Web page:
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Over 10+ years in the jewellery industry there is a few things I've learned about body piercing and I'm going to share a few tips in hopes that you don't end up like one of the horror stories I've seen throughout my career.

Don't Pierce Infants!
Culturally this was done so that female infants could be identified from male infants. (ears and nose) Socially this saves the parent from correcting people who mistake the gender of the infant.  
The idea that it somehow saves the infant from pain is illogical - nerves and skin are far more sensitive than an adults, hence why soap is milder and infection risks are higher.  Also the body and head have not stopped growing and the alignment of the holes Will change as the child grows - this could mean unbalanced earrings.  
Logic aside - the moral issue is forcing a tiny non-verbal human to be physically modified for strictly cosmetic reasons without consent - soo Wait until the child Requests to be pierced.

Gun vs. Professional
A piercing gun loads a blunt earring and a plastic splash guard onto a reusable (!) plastic speed gun.  The earring punches through the lobe when it hits the plastic splash guard - i like the analogy of stabbing someone with a spoon really fast! 
A professional piercer (preferably certified*) has been trained to align the holes on your ear lobes so the earrings face the same direction at about the same height (ears are not symmetrical on your head).  They will use a sharp needle, which is either single use or has been sterilized in a autoclave (in order to keep the shop open they need to maintain the same level of sterilization as a medical facility does when they clean their surgical tools).
*IF* something is maligned with either piercing there is significantly less healing time for the needle pierced hole than the gun pierced hole (remember the spoon) 

 "I know I'll use a safety pin and a cork! Thats what grandma did!" 
Grandma may also have lived in a house with lead paint and asbestos...rest her soul.  
I'm no-less guilty of thinking this would be a good idea as a pre-teen, lucky for me my mom caught me before infection set in and i took the earring out of my hand.  
The absolute worst memory i have of home piercings gone wrong was a mother and her 3 daughters aged 8-16.  All 4 of them had red sore looking noses with earring hoops in them.  I asked who did the piercings - mom did, with a safety pin and cork...she sterilized with a lighter after each girl.  She pointed to her middle daughter saying that her nose really hurt still.  Upon closer inspection of the girls face i could see the thick red/purple spider veins emanating from the piercing hole 
"I work in a jewellery store. I'm not a Dr - you need to get her to a Dr right away.  And don't take out the earring - it might make it worse!" I said to her.

Jewellery choices
14Kt gold or higher is your best bet for avoiding infections- 14Kt is 1/2 gold and 1/2 alloy.  Silver is also anti-bacterial however some sterling alloys use nickle which approx 10% of the population is allergic to.  Stainless steel, titanium and other implant grade metals are also good options.  Ceramic, bone, wood and other alternative materials are also available - make sure your piercing is fully healed before experimenting.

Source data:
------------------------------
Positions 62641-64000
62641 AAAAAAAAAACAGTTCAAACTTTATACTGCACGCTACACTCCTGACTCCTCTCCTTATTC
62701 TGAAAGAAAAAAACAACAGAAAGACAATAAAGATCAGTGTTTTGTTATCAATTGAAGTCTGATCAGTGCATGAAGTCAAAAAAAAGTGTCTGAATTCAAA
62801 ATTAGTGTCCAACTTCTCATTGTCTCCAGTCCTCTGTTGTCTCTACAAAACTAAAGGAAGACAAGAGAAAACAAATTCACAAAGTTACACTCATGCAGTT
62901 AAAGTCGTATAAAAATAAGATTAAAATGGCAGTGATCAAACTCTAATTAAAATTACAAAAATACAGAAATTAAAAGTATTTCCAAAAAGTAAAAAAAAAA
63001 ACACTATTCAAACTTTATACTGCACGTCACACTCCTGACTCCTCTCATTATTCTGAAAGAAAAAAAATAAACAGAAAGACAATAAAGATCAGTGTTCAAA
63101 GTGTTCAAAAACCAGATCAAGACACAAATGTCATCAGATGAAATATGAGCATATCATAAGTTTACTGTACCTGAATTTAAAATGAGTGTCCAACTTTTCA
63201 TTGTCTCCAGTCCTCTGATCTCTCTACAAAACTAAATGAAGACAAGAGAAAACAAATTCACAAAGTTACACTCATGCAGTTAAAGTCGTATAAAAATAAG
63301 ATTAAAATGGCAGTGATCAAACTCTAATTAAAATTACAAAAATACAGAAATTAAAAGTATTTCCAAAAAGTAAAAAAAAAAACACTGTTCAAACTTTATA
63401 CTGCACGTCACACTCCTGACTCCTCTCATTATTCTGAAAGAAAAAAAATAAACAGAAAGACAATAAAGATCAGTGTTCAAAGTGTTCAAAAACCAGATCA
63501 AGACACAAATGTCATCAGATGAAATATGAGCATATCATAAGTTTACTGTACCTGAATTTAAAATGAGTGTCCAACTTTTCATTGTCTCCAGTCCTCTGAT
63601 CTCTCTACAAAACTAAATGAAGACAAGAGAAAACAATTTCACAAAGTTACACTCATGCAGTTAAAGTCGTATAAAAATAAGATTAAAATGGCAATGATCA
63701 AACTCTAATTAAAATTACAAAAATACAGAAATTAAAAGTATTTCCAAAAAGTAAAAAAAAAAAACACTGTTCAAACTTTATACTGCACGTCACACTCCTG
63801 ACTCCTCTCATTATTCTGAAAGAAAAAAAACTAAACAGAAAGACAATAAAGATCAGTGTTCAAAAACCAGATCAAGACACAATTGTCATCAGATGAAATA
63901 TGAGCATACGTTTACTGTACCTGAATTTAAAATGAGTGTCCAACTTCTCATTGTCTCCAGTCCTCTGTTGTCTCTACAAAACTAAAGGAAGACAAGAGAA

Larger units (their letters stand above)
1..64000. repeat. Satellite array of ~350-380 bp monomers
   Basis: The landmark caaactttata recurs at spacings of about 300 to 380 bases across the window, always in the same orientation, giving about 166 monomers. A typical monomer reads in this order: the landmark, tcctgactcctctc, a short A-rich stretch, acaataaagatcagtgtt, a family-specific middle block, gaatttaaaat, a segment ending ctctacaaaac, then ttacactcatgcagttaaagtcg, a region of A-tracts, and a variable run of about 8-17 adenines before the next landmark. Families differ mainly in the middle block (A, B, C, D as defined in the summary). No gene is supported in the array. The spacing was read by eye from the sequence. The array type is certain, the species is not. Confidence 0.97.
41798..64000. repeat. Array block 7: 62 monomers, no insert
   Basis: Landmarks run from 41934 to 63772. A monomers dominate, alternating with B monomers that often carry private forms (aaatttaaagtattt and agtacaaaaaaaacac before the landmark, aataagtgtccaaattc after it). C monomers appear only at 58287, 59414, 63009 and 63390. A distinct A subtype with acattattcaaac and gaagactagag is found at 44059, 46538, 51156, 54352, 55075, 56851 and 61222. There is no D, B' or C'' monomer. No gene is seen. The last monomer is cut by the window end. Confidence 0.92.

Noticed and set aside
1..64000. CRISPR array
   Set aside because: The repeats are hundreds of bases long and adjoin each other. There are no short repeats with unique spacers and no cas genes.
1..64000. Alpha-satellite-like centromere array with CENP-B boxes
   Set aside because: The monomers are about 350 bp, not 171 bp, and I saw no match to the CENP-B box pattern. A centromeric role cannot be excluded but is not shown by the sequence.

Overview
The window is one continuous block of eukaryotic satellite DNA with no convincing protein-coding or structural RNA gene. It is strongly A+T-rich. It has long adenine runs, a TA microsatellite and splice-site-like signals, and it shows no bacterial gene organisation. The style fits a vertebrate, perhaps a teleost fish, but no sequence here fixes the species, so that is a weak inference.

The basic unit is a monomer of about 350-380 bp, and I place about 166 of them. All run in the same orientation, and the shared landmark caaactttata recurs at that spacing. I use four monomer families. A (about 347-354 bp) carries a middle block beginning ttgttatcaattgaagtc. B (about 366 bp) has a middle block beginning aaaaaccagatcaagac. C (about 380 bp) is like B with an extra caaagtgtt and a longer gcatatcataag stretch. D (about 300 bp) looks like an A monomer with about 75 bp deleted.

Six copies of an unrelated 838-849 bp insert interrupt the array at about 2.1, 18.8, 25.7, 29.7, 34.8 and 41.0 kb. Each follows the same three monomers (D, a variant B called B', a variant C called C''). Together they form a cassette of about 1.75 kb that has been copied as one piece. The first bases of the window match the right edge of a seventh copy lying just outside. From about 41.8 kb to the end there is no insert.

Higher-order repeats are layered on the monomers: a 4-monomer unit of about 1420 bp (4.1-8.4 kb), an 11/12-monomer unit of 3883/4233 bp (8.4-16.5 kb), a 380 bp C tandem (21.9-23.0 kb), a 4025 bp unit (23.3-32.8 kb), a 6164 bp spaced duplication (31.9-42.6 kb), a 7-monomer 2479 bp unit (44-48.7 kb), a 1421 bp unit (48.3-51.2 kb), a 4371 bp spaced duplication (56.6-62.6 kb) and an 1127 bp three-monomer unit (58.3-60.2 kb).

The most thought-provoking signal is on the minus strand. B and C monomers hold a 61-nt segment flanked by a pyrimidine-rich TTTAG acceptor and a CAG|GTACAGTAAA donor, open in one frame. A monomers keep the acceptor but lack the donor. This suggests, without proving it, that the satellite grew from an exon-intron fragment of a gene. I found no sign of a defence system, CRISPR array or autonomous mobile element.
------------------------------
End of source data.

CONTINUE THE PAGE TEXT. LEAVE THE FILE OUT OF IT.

Nickel and base metal can be worn at own risk - some people wear them with no problems, others experience itchy reactions and temporary discoloration.  Rumors about costume jewellery made with lead, cadmium, chromium, mercury and arsenic are not over exaggerated - it does happen with cheap costume jewellery and it cant be perfectly monitored without testing every piece of jewellery made.  There are legal limits in place and all precious metals must be stamped with a purity rating.


Most earrings are pretty straight forward - they are on a post that go through the hole.  Heavy earrings may stretch your holes over long periods of time, but this really isnt an issue with modern hollow form earrings.  
To stretch your ear-holes - seek professional guidance or risk a keloid. 
For nose piercings - one-size does not fit all.  Wearing a mass produced nose screw may result in lil pig tail metal booger hanging out your nostril.
Its best to find a goldsmith who either works in a piercing parlor or knows about body jewellery - custom work is best.

In closing - if its your body, do with it what you will.  
If you have health concerns regarding any piercing go to your Dr.  
If your earring holes have grown in, or you have had an ear or piercing infection within 3 months - do not try on earrings at any jewellery store! Even though jewellery is sterilized after a client tries them on its still unhygienic.  

Preferably certified* -  Contemporary body piercing techniques have been co-developed by Fakir Musafar who is heralded as the "Father of the Modern Primitive Movement".  Those who attend his intensive courses in San Francisco are given a certificate of attendance.  In the industry this is the highest level of formal recognition for body piercing and branding.  
Apprenticeship under those who have studied his techniques is considered the most sophisticated and skilled in this field.  
http://www.fakir.org/classes/index.html
No such training is required of anyone who uses a piercing gun.

(!) - because a piercing gun is mostly plastic it cannot be put inside an autoclave to be sterilized. An autoclave uses pressure and heat - both of which the plastic piercing gun cannot endure.  (see image) 
Professional piercing salons require licensing - to maintain their license they must have an impeccable record of cleanliness.  
No such licensing is required of anyone who uses a piercing gun. 

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